Costco gave me a free copy of Maclean’s magazine today, with a cover story about the Canadian housing market: “Buy? Sell? Panic?” It took me 15 minutes to wrangle my refund and three salespeople had to help me.
I insisted on my rights under the voluntary code for scanner price accuracy
The magazine’s cover had a sticker that said $5.15. When I got back to the car, I noticed that my bill said $5.90.
On my return trip to the store, the greeter at the door said I had to find my original cashier. But she’d closed down and disappeared. The greeter sent me to another cashier, who wanted to give me the 75-cent overcharge.
No, I said, I’m entitled to get the item for free. The cashier tried to find the rules (they were downstairs) and then tried to give me a refund. But he couldn’t key it into his computer. He had to consult a third person before handing over the $6.72 (with tax).
That’s the trouble with voluntary codes. They’re not enforced, except by the customers. And how many of us want to spend 15 minutes or more to get back an amount under $10?
Anyway, I’ve been getting lots of mail from people who are shopping around these days and running into roadblocks. Feel free to add your own frustrating experiences.
Maybe we’re not typical tourists, but my husband and I wanted to go to China to see the the historical sights. Shopping was not our main motivation, though we do like bargains.
Our tour guides kept dropping us off at government-owned stores and giving us unlimited time to buy. They made commissions on our purchases (as they admitted when asked), so they were in no hurry to leave.
On the same day we climbed the Great Wall of China, feeling very tired, our bus stopped at three handicraft stores. We were treated to demonstrations of how they made jade, silk carpets and cloisonne (enamel with wires separating the colours). After that ordeal, we were all complaining, even the avid shoppers.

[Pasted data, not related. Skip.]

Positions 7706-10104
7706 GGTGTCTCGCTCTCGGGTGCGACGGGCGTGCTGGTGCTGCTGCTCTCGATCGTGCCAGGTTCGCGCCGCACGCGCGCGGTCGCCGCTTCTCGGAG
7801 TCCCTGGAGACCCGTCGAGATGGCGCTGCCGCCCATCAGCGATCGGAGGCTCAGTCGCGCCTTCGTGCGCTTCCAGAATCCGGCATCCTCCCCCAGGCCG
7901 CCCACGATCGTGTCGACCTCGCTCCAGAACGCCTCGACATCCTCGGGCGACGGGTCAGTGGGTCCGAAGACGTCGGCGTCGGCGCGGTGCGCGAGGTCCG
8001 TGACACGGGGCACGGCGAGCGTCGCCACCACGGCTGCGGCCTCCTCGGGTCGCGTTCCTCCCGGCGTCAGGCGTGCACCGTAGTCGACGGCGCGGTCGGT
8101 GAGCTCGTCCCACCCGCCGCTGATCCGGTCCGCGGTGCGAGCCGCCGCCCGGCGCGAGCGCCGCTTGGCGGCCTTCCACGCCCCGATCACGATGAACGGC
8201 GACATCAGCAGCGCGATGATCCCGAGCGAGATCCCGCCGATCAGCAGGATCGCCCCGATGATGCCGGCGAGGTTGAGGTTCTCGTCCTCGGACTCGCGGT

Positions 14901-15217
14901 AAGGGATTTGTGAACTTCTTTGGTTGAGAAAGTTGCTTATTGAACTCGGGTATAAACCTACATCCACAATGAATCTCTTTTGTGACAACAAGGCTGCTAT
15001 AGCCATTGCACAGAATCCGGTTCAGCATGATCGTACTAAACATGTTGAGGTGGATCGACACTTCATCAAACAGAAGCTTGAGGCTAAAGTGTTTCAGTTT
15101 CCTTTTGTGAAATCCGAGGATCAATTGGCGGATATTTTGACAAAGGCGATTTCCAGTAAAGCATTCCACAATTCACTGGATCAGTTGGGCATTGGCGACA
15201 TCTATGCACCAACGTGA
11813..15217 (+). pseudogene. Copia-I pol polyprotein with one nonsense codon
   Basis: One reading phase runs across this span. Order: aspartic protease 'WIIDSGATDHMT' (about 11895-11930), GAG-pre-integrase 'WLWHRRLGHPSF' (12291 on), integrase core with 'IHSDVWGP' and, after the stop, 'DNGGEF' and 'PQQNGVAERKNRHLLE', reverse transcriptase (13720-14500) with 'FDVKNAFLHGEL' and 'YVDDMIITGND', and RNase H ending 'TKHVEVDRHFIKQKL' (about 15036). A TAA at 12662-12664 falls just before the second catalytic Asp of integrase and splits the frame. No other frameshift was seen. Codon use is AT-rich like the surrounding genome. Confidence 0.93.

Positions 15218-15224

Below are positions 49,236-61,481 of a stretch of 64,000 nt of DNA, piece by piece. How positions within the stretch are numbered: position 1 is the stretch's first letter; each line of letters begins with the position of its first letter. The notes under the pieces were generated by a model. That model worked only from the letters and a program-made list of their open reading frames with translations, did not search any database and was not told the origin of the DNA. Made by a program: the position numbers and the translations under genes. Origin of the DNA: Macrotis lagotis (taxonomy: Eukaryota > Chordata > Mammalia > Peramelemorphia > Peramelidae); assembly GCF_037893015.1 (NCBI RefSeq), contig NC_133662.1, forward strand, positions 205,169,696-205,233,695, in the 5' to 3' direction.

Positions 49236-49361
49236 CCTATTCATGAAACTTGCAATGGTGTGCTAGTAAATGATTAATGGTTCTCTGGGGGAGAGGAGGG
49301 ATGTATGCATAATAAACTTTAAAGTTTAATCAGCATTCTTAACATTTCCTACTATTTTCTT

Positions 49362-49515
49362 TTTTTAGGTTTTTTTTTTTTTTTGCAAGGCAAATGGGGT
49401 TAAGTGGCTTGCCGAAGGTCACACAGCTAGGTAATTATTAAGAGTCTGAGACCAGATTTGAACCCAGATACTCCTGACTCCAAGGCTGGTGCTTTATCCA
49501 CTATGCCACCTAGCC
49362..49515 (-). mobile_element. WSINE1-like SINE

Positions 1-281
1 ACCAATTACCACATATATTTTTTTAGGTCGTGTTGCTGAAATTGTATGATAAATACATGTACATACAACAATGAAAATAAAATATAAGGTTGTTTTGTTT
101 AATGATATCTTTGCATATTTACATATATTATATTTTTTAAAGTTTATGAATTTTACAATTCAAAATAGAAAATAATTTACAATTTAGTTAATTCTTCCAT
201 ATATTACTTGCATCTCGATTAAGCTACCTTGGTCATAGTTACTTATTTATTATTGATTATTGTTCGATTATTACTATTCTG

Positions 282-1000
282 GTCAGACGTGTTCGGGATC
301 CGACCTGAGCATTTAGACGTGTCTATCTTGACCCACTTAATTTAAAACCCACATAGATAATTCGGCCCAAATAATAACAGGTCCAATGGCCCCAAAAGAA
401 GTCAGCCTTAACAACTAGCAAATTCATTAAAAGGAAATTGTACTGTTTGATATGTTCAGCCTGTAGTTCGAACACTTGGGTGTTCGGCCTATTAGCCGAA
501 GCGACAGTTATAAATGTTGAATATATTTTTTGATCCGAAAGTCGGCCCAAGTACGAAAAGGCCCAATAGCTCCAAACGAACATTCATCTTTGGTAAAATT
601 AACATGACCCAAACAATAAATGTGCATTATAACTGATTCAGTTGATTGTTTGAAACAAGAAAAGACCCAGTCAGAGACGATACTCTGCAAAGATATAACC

So, I was happy to read this news item, which ran in the Toronto Star on Dec. 7.
Shop-till-you-drop tour ends with police batons
MACAU– Riot police were called in to calm down 120 Chinese tourists on a windswept beach, who’d had enough of an itinerary they said was too packed with shopping.
About two dozen police with batons and riot shields faced off with the tourists from China’s Hubei province for nearly five hours Tuesday night in Macau, home of the only legal casinos available to gambling-mad Chinese.
The tourists – among the 22 million annual visitors to the former Portuguese-run enclave – protested that their tour guides had taken them to too many shops and pressured them into buying things.
Besides the air, this is something else to clean up before the 2008 Summer Olympics.
Jamie Chadwick has an idea for a new business. Since cellphone plans are so complex, people need help finding the the best plan at the best price. He helps them do just that, in exchange for a chunk of their savings, at Save Cell Communications.
I’ve reprinted his letter and response to my questions below. But I wonder why such a business is needed. Aren’t mobile phone companies good at communications? Isn’t that their core expertise? Apparently not.
Meanwhile, reader Mike is upset with wireless data plans. He thinks they’re too expensive in Canada and not keeping pace with what’s going on internationally. I’ll let him get into the details, but I have an interest. I carry a BlackBerry and pay those bills myself.
When my son went to Oxford University for a summer program in 2006, he had his cellphone unlocked. This allowed him to slip another SIM card, the memory chip that stores mobile numbers, into his phone in England and avoid high roaming charges.
Rogers Wireless, our provider, refused to help. It has a policy of locking cellphones, which helps cover the discounted prices paid by customers up front. However, a Rogers store sent us to a nearby kiosk at the Eaton Centre with a big sign, “we unlock cellphones.”
I did a column recently about Douglas Santala, who didn’t understand Rogers’ policy and got into trouble when he took two cellphones with him and his daughter to Europe. He wants Rogers to put warnings on all packages and pamphlets, letting people know their phones are locked.
While I was away, there was some good news about Verizon Wireless moving to open up its network to a wider selection of cellphones. This is part of a more open approach in the United States, but details have not been announced yet and consumer groups were wary of sky-high prices. Still, Consumers Union said it was a step in the right direction.
Do you think unlocking is inevitable? What’s your experience with using cellphones when you travel? What about having to buy a new phone when you switch from one carrier to another? Here are some opinions from my readers.